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Microneedling and Dermaroller Treatment

Collagen induction therapy(CIT) also known as skin needling (micro needling), is a cosmetic procedure involving continuous skin puncturing using small sterile needles.

Microneedling (also known as collagen induction therapy) involves using fine needles to create hundreds of tiny, invisible puncture wounds in the top layer of skin. Sound appealing? Not so much. But this minimally invasive treatment is virtually painless and incredibly effective, whether it's done in-office by a trained aesthetician, dermatologist, or plastic surgeon, or at home using a dermaroller (a small, handheld paint roller coated in tiny needles). RealSelf contributor Sejal Shah, MD and Board-certified dermatologist says,"The micro-injuries you create stimulates the body's natural wound healing processes, resulting in cell turnover and increased collagen and elastin production, therefore reversing as well as preventing signs of aging". (It works the same way lasers do, only you're injuring the skin mechanically instead of using heat or light.)

The ability to stimulate the enlargement of collagen and elastin, which is the key to a glowing youthful-looking skin is the primary attractiveness of micro needling. Some doctors would even go to this point on say that the procedure is the most powerful way to stop aging in its tracks and stop new fine lines and wrinkles from forming. Just a few sessions of micro needling can noticeably reduce fine lines, crow's feet, and deep wrinkles on the forehead, with its ability to trigger the generation of recent skin cells.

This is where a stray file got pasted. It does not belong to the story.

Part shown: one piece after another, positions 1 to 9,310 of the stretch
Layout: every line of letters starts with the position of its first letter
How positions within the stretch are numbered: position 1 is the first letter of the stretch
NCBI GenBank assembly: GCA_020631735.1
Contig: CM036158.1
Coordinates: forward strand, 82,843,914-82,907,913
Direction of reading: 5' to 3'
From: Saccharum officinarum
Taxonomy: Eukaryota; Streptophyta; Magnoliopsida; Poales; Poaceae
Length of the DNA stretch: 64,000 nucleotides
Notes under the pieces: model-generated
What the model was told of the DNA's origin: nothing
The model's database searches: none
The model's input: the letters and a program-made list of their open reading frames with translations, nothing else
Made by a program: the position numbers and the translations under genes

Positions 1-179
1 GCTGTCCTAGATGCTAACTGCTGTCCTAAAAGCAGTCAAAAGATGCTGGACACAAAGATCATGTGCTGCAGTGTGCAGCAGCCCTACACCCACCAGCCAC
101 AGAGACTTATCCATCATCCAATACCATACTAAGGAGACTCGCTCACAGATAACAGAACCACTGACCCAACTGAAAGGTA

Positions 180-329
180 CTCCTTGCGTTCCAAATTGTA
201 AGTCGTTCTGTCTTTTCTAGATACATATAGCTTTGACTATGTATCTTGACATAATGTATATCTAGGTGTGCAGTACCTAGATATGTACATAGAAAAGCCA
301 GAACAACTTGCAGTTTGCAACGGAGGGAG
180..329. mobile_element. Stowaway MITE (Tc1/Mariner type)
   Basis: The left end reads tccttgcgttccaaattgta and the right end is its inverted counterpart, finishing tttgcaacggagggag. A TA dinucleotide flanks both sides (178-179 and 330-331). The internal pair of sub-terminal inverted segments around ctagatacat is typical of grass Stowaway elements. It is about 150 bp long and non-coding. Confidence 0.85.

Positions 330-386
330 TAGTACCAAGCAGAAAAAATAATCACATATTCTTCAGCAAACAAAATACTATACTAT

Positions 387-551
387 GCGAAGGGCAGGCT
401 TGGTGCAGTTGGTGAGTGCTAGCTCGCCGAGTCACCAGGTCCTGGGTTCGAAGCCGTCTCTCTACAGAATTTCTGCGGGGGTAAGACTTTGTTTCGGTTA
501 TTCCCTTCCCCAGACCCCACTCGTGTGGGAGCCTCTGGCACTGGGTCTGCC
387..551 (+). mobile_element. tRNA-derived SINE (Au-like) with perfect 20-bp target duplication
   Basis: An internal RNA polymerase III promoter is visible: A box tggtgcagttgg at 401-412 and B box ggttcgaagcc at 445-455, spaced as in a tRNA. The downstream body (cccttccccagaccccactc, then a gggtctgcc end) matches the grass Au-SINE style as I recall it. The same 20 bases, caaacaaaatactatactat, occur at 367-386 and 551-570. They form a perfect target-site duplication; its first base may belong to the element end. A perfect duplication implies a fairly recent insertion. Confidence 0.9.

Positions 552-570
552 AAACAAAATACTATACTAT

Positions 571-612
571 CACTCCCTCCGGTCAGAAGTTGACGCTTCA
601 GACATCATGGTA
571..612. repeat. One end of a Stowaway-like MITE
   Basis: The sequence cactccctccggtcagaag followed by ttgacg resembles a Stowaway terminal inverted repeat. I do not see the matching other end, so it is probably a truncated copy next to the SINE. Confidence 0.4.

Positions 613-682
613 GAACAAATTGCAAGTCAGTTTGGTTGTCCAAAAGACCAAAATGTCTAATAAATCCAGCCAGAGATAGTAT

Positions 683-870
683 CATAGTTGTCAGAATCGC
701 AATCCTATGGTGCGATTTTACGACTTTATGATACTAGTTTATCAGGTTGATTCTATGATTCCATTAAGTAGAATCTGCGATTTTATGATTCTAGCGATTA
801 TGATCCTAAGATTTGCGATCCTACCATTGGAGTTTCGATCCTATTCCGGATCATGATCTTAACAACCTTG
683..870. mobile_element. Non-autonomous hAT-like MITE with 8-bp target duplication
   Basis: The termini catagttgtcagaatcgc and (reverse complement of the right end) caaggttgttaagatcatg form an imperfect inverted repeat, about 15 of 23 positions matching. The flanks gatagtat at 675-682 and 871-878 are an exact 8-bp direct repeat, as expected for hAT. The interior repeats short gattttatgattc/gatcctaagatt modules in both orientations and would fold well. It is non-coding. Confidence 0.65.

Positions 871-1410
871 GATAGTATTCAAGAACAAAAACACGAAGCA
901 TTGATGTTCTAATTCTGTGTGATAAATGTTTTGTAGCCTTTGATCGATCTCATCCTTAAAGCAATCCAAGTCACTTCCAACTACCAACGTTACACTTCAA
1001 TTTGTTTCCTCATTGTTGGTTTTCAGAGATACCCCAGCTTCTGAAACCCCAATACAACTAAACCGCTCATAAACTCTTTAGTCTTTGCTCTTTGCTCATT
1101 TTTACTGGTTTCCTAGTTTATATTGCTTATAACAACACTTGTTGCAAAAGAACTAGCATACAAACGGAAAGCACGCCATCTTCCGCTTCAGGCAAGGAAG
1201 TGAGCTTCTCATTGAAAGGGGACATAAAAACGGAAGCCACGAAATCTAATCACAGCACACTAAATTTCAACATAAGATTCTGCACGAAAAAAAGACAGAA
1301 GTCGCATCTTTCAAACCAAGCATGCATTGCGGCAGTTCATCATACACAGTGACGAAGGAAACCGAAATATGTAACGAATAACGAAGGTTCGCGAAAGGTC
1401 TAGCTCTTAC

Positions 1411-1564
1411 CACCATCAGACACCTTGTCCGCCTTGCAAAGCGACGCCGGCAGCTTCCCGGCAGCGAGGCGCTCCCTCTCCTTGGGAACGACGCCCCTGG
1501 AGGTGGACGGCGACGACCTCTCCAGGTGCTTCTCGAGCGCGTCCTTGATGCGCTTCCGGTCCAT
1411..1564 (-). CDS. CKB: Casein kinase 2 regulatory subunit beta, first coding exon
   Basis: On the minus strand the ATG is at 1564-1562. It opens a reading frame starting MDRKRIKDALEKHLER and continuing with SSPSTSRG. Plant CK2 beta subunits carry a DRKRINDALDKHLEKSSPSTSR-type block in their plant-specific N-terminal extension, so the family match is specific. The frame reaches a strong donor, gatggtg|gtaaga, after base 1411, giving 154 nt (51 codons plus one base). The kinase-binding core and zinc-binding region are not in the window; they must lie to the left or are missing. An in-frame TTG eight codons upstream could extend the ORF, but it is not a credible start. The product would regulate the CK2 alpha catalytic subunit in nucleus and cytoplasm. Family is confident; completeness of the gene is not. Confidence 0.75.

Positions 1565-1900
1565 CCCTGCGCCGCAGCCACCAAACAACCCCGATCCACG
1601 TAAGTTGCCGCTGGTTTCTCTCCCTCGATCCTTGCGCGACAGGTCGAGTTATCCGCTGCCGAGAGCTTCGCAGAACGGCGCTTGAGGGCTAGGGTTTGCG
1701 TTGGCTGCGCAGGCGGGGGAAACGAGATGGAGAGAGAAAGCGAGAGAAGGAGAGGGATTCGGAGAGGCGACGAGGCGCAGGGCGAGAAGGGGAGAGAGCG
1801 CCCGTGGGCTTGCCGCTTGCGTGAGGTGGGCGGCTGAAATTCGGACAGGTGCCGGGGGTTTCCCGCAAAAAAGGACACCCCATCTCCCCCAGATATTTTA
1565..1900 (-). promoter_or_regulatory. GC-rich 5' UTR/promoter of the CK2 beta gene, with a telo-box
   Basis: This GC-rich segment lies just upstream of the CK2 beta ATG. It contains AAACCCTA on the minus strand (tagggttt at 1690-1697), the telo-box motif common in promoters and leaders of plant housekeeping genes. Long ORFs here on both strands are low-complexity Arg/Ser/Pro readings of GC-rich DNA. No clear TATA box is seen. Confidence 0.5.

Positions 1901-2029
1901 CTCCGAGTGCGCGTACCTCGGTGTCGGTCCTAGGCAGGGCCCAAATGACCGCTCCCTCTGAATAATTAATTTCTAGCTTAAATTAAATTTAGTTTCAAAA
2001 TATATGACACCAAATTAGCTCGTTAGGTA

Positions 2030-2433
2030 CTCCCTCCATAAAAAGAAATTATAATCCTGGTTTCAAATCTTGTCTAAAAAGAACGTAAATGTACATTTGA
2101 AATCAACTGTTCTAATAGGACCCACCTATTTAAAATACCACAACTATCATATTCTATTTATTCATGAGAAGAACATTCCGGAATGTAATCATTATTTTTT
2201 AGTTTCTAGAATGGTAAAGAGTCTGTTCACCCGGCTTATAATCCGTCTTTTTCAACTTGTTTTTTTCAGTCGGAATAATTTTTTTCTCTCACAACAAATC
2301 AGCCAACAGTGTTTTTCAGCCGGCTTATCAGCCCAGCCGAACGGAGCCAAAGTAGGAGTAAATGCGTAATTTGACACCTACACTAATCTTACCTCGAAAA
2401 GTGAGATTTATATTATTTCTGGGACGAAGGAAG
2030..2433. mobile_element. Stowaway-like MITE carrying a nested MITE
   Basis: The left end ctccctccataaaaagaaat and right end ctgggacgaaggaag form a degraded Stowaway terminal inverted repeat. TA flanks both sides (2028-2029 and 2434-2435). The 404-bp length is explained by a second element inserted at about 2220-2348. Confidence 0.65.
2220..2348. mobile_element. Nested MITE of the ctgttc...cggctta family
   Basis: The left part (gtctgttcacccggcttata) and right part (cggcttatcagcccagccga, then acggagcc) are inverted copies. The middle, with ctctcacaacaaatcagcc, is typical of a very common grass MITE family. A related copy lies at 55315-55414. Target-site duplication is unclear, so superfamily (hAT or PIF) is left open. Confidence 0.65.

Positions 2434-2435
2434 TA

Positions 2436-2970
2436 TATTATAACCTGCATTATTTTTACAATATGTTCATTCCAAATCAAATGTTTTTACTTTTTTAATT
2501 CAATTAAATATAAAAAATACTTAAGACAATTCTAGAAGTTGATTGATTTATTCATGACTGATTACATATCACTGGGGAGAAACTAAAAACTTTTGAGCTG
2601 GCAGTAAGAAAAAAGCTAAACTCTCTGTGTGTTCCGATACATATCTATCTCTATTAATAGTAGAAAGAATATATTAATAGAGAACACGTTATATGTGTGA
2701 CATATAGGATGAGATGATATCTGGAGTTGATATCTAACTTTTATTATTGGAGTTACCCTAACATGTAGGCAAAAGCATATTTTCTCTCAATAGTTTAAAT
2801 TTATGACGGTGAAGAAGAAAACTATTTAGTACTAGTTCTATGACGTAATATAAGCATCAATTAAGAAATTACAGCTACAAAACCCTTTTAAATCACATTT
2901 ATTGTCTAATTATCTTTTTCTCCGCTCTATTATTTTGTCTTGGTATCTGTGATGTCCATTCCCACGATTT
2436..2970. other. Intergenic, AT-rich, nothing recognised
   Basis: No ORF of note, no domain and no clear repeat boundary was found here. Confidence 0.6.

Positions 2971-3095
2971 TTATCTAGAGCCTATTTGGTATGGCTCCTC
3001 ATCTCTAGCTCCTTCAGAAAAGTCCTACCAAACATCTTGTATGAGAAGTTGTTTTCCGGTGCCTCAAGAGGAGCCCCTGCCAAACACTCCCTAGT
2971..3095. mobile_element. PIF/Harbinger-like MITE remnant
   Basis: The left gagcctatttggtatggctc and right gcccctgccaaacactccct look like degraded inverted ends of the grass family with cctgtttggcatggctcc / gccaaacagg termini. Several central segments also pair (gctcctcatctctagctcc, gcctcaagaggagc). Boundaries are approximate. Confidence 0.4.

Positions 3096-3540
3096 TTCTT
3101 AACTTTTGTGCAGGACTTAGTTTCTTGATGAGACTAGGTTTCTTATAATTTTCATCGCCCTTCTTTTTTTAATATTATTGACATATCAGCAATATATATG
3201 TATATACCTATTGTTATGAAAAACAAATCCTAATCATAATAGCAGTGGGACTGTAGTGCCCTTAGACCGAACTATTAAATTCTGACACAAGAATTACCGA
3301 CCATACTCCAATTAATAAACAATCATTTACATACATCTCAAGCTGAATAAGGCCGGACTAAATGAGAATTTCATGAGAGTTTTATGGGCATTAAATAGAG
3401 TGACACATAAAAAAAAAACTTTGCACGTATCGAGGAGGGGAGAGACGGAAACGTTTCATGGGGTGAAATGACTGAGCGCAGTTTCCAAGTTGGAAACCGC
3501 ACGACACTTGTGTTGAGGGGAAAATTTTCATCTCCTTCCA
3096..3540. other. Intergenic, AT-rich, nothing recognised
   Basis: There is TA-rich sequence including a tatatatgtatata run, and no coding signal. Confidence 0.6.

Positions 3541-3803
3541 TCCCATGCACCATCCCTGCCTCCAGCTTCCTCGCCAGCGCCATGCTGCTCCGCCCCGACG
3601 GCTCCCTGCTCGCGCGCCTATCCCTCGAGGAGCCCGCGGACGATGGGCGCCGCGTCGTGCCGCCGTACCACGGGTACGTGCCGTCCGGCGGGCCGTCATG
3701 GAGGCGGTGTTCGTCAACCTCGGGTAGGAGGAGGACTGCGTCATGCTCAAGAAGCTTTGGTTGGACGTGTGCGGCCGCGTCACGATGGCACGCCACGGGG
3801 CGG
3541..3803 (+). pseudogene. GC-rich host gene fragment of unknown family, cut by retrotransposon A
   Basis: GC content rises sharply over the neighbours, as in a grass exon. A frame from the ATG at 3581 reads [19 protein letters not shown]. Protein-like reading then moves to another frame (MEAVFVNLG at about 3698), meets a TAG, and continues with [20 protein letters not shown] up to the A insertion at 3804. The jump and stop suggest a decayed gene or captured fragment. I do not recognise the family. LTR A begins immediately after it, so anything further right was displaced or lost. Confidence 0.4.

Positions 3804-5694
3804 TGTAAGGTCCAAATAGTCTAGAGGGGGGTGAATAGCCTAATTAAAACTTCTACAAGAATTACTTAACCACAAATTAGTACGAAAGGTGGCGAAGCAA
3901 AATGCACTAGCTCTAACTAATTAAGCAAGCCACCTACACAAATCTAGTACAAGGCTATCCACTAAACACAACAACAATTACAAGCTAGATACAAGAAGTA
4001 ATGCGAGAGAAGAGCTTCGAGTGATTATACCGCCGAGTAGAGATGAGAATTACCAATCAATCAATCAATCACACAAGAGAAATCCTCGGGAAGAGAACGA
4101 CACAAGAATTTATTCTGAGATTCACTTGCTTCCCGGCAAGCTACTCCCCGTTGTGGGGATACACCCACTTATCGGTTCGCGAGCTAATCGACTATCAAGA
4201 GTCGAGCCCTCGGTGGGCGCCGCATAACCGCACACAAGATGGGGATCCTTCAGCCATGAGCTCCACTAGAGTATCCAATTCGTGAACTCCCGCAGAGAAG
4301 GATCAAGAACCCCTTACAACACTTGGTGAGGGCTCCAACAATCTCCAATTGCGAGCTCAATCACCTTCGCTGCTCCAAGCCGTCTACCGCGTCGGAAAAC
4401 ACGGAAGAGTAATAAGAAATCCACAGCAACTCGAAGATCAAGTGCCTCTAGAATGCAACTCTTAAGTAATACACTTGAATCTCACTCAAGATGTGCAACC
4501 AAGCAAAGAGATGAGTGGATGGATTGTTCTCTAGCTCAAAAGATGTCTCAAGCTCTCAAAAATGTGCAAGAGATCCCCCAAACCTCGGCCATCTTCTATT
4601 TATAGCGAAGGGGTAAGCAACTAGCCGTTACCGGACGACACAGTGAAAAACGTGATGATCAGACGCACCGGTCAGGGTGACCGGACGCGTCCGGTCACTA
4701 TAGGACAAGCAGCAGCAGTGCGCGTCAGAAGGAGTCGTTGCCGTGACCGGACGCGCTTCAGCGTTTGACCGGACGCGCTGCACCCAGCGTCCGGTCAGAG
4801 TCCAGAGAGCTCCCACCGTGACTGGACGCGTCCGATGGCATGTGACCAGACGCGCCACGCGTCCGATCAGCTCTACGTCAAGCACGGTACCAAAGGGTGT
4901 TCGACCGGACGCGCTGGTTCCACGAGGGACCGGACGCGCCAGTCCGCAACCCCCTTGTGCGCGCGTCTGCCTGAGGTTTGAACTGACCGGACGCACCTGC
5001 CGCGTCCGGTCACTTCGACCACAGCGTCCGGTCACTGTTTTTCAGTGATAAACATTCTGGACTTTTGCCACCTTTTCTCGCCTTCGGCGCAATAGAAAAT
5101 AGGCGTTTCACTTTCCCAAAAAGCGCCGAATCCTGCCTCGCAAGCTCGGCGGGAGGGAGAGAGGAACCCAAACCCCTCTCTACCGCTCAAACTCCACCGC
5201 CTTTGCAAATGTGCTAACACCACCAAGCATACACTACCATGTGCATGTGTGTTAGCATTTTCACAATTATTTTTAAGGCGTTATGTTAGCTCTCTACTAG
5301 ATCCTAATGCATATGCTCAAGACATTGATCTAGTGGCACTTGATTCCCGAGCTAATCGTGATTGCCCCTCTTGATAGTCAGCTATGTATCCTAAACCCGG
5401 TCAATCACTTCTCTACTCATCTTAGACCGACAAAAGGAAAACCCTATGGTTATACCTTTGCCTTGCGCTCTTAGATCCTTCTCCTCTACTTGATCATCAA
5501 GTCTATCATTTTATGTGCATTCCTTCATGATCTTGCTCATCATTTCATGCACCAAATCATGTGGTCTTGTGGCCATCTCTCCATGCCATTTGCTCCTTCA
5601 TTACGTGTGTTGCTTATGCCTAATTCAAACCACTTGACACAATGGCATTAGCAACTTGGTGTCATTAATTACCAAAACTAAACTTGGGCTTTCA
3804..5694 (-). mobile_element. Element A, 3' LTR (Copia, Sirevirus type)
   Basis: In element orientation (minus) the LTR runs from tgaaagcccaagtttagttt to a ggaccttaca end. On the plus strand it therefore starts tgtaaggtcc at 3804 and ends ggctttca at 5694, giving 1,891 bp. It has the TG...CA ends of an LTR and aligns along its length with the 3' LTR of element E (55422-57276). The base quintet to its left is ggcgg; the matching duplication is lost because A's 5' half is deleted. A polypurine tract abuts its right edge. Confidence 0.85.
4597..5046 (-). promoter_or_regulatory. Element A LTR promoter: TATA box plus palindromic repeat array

Microneedling reduces fine and deep wrinkles

Microneedling repairs visible scars

Nearly 100 percent of acne-scarred participants reported a marked improvement in the visibility of their acne scars, in a 2009 study on the effects of micro needling.

Microneedling reverses sun damage and pigmentation

Microneedling helps aging skin

Microneedling shrinks pores

Another method of micro needling uses a dermaroller which looks like a miniature paint roller with lots of tiny needles that is gently rolled in different directions over the surface of the skin to achieve the same effect.

The purpose of this procedure is two-fold:

  • The little holes from the needles produce “microchannels” that enables skincare products, such as potent serums, to penetrate and absorb into the deeper layers of skin to deliver additional powerful results.
  • These tiny pinpricks act as a bunch of mini injuries which kick skin into healing mode and stimulates collagen and elastin production. This process plumps skin and improves the appearance of fine lines, wrinkles, scars, and pores.

How does the procedure go down?

THE DOCTOR will either gently roll a dermaroller over the surface of the skin in a few different directions or use a dermapen to work around areas of the face to create tiny holes in the skin’s surface.

The whole process takes around 20-30 minutes and, while it involves needles in your face (a thought that would normally elicit a full body shudder), the process is apparently pretty painless.

You can expect some redness for up to a couple days afterward as a result of all the skin stimulation, but it subsides quickly as the healing begins and the results of more glowing, supple skin start to show.

To get truly effective results, you’ll need more than one treatment to continually build collagen and elastin.

Are there any risks to micro needling or dermarolling?


The biggest no-no is using micro needling on active acne because you run the risk of infection. Avoid blemished areas throughout micro needling or wait till pimples are gone before undergoing the method.

Skin Reaction

Experts agree that you should not get the procedure done on skin that is inflamed, irritated, if you have rosacea, or are currently experiencing eczema.

Since microneedle can cause your skin to absorb skincare products more deeply, there’s a chance it could react to ingredients differently and become irritated.

You also want to be careful about using products not formulated for use with micro needling.

In a case study from JAMA Dermatology, University of Utah scientists reported 3 cases of women who experienced itching, rashes, and scarring in reaction to using a vitamin C serum with micro needling.

It’s a good idea to do a patch test of any post-micro needling products by applying to a small area and waiting 24 hours to make sure there’s no reaction before using it on larger areas. For sure if you have sensitive skin!


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